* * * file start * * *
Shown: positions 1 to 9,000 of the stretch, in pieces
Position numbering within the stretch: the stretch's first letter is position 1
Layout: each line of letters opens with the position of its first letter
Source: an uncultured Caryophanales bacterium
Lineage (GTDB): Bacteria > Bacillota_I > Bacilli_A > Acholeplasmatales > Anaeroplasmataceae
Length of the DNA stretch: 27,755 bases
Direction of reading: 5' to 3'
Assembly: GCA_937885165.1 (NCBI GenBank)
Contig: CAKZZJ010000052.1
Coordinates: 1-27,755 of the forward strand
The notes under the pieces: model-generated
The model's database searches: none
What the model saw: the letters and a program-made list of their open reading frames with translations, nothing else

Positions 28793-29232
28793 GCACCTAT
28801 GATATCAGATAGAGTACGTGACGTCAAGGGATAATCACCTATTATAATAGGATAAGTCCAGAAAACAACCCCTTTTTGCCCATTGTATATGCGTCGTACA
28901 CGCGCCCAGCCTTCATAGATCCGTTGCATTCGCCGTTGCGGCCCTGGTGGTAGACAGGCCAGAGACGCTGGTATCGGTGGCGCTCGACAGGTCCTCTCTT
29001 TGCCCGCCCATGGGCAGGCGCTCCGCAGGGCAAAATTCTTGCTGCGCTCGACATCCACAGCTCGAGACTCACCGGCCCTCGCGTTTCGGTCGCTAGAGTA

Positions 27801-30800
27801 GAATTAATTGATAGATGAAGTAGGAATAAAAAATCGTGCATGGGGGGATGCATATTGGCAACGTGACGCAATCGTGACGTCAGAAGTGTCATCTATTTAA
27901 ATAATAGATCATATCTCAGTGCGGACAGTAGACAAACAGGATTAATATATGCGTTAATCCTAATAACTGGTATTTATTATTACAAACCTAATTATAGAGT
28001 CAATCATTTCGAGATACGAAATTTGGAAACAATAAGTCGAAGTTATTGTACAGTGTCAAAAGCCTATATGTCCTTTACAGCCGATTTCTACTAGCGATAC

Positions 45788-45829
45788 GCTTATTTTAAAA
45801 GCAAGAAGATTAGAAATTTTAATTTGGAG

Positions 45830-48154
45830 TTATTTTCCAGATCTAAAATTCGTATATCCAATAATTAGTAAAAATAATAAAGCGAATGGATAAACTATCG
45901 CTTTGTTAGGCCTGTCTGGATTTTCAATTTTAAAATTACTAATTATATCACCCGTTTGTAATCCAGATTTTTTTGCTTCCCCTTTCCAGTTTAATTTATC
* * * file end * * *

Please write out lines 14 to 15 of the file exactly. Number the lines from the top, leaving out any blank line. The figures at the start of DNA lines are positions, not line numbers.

Positions 28793-29232
28793 GCACCTAT